Reconciliation is possible despite deepening racial tension
16 December, was named the "Day of Reconciliation", as that date represents the deepest wounds of division in South African history. Under apartheid it was known as the "Day of the Vow", commemorating the Voortrekker victory over the Zulus at the "Battle of Blood River" in 1838.
In 1961, the liberation movement on this day, named "Heroes Day", launched Umkhonto weSizwe (MK) the armed wing formed by the ANC and SACP, with bomb blasts against government buildings in Johannesburg, Port Elizabeth and Durban.
The memories of our legacies of war, loss and pain were supposed to serve as the bedrock for the collective creation of a society where these features will never manifest again.
But reconciliation remains elusive as more needs to be done to eliminate the structural elements that underpinned our historical conflict; namely racism, inequality and sexism.
Despite it being called "Reconciliation Day" for almost 25 years, this day is still commemorated separately.
Afrikaners visit the Voortrekker Monument; whilst comrades visit the graves of those who were killed by the apartheid government.
Furthermore, racial divisions are being institutionally re-entrenched. Right-wing extremism is on the rise as witnessed by the increase in national votes for the Freedom Front Plus from 165 715 in 2014 to 414 864 in 2019, and the recent insurrectionary efforts of the Christian Resistance Movement.
Similarly, narrow African nationalism is gaining traction as demonstrated by the 2019, 4.4% increase in votes for the Economic Freedom Fighters, and the mushrooming of political parties like the African Transformation Movement and Black First Land First.
This deepening racial tension and polarisation makes reconciliation and the creation of a non-racial society seem like a distant dream. The polarisation is exacerbated by the reality that South Africa has the highest level of inequality in the world with a gini co-efficient of 0.62.
Unfortunately the patterns of wealth ownership still remain highly racially skewed and unemployment and poverty overwhelmingly remain predominantly black phenomena.
Madiba’s rainbow nation appears to be unravelling as the gap between the rich, largely still white, and the poor, significantly still black, continues to widen.
Likewise, achieving non-sexism is proving to be challenging; despite many progressive legislative and institutional interventions by government. Women’s Day commemorations and the "16 Days of activism against violence against women and children" campaign have done little to uproot the stubborn malaise of gender-based violence that stains our country.
Societal acceptance of gender equity appears to be an unattainable vision.
We are cognisant however, that the economic, social, political and cultural reconciliation which we seek cannot be achieved by decree only.
It has to be consciously embedded in our transformation process, accompanied by a societal willingness to contribute to ensuring substantive positive change in the material conditions of the most marginalised and vulnerable in our country.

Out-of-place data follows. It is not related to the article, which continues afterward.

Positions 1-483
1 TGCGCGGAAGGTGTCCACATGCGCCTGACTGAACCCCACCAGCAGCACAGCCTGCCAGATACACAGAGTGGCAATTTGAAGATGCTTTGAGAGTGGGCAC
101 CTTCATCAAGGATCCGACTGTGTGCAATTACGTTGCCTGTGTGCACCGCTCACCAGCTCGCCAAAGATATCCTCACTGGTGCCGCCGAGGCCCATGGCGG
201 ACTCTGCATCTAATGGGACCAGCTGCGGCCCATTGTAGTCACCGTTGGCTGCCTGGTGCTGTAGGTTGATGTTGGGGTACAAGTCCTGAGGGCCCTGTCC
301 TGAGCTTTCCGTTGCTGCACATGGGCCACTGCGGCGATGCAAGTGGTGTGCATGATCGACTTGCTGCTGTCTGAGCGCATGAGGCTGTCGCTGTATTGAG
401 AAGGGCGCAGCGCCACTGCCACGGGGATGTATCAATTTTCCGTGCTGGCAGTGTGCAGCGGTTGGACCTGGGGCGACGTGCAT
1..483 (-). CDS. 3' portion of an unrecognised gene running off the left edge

We all have to actively support government’s efforts to eradicate historical injustices and to develop the full potential of this country and its people; for
without this deliberate joint effort, reconciliation is not possible.
Our ability to collectively champion success has been displayed many a time. South Africans are a people of greatness; a people of resilience; a people of action.
When things go wrong, we don’t just make a plan, we lead in implementing it. We are that whom Marx speaks of when he states, “The philosophers have only interpreted the world, in various ways. The point, however, is to change it.”
In 1994, we embraced the democratic, "new" SA with pride and zeal, through a globally admired, relatively peaceful transition.
We developed one of the best Constitutions in the world, including a Bill of Rights that restores both psychological and social dignity to a people that was once treated as sub-human.
South Africa today, is a country that conducted the world’s first penis transplant, 3D printed ear implant, the quiet cellular antenna, and digital laser. Our financial systems and infrastructure are world-class.
We are known for working hard, and playing equally hard.
We recently rallied as a nation to celebrate amongst others, the Springboks’ World Cup victory; and we dominate the world’s beauty platforms.
There is much that binds us – and there are many who wish to be bound to the common identity of being South African.
The attainment of a non-racial, non-sexist South Africa, which is prosperous and free of unemployment and poverty, is more than possible. If we could defeat apartheid; we can certainly defeat its economic and social remnants which continue to haunt us.
As we commemorate Reconciliation Day and celebrate the greatness of being South African, we should draw inspiration from the words of Amilcar Cabral: “We must as always face the present and the future with optimism, but without losing sight of realities and particularly of the special difficulties of our struggle.”
We should not only believe that reconciliation is possible; we should collectively work towards building an inclusive and prosperous South Africa to make lasting reconciliation a reality.
* Reneva Fourie is a policy analyst specialising in governance, development and security.